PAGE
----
TAKE ACTION NOW TO REDUCE MOSQUITO-BREEDING AREAS IN SPRING:
Acting DEP Secretary Kathleen A. McGinty this week urged Pennsylvania homeowners to make some sense preparations to reduce mosquito-breeding areas on their properties once warm weather arrives.
“Pennsylvania’s battle against the West Nile Virus begins now, in backyards across the Commonwealth,” said Acting Secretary McGinty. “In just a few weeks, DEP and county personnel will be in the field, setting up traps and beginning our mosquito surveillance and control program. But, residents can fire the first shot in this battle now”.
As winter turns to spring, homeowners should look around their properties and eliminate areas that could lead to standing water where mosquitoes could begin breeding in just a few weeks.
Here are some places you should check:
– Swimming pool covers – The cover gathers small puddles of water, which are perfect for mosquito breeding. Either set your pool cover so it will not retain water, or remove the water every few days. You should do this for any other tarps or covers you have in your yard.
– Rain gutters and spouting – When the leaves fell last autumn, many of them landed in the gutters and spouting on your house. These leaves will create shallow pools when it rains, so clean out gutters and spouting before the spring rains come.
– Flower Pots – Outdoor flowerpots or other containers used for gardening or other yard work fills with water and give mosquitoes a great place to breed. Either take these containers inside or make sure you dump the water every few days.
– Old tires – These are notorious as mosquito breeding grounds. If you are keeping any old tires around, put them in a garage or shed, if possible. If not, dump the water that gathers in them twice a week.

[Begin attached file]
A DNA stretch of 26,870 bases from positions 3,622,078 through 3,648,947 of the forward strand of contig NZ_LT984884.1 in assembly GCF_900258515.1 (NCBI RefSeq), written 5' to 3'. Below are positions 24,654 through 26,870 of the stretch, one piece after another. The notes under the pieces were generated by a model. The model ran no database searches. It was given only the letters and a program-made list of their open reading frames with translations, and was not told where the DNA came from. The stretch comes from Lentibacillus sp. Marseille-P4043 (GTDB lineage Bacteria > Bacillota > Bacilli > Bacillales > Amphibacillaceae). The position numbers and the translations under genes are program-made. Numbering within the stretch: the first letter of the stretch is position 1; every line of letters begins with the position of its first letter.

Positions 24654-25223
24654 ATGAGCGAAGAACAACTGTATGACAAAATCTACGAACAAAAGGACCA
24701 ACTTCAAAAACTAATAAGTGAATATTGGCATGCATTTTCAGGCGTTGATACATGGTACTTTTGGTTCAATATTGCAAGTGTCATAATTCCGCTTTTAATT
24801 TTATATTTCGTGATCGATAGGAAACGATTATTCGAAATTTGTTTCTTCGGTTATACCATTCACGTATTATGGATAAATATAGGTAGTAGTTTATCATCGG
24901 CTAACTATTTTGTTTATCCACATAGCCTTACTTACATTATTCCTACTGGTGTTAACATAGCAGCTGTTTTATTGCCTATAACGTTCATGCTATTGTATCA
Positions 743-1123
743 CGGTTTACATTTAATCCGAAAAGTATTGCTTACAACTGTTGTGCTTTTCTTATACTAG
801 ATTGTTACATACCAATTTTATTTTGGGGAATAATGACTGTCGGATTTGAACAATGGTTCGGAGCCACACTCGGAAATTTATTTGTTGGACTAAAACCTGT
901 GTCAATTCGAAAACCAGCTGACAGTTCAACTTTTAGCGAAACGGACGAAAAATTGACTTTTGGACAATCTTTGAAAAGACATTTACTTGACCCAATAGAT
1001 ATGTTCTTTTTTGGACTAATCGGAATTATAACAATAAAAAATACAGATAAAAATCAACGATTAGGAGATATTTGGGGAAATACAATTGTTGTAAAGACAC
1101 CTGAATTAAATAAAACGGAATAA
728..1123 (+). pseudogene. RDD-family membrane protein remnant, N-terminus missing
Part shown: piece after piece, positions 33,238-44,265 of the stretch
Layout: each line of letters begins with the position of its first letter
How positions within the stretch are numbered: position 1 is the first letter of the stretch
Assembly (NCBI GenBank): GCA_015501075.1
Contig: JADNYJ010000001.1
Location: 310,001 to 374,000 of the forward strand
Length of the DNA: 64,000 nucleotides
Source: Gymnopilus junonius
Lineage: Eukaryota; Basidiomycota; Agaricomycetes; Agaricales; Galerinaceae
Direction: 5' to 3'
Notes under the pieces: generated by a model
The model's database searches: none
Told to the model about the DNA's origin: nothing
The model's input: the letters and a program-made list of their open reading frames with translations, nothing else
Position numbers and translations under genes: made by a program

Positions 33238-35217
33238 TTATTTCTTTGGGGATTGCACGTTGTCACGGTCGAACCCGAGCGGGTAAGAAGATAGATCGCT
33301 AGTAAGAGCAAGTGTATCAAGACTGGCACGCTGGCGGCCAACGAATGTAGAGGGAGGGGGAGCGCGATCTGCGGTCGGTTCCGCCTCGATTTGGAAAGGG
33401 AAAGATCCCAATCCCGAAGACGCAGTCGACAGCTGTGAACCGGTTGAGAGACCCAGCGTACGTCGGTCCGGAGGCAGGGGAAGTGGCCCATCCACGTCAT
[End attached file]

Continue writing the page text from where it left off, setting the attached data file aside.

– Rake leaves from low-lying areas in your yard. Just like in gutters and spouting, small piles of leaves in low spots will collect and hold just the right amount of water for mosquitoes to hatch.
“While these tips are for individual homeowners, local governments and other public landowners should follow them, too,” Acting Secretary McGinty said, “Public building have spouting needs to be cleaned, public pools have covers that need to be drained, tire piles on public land should be removed and leaves should be raked from parks and other public lands”.
“This year Pennsylvania will again have an aggressive and pro-active West Nile mosquito surveillance and control program. While we had our share of the virus last year, this active program contained the outbreak more effectively in Pennsylvania than in most other states,” Acting Secretary McGinty said.
For more information, visit the PA PowerPort at www.state.pa.us – PA Keyword “west nile”
March 7, 2003
The Department of Environmental Protection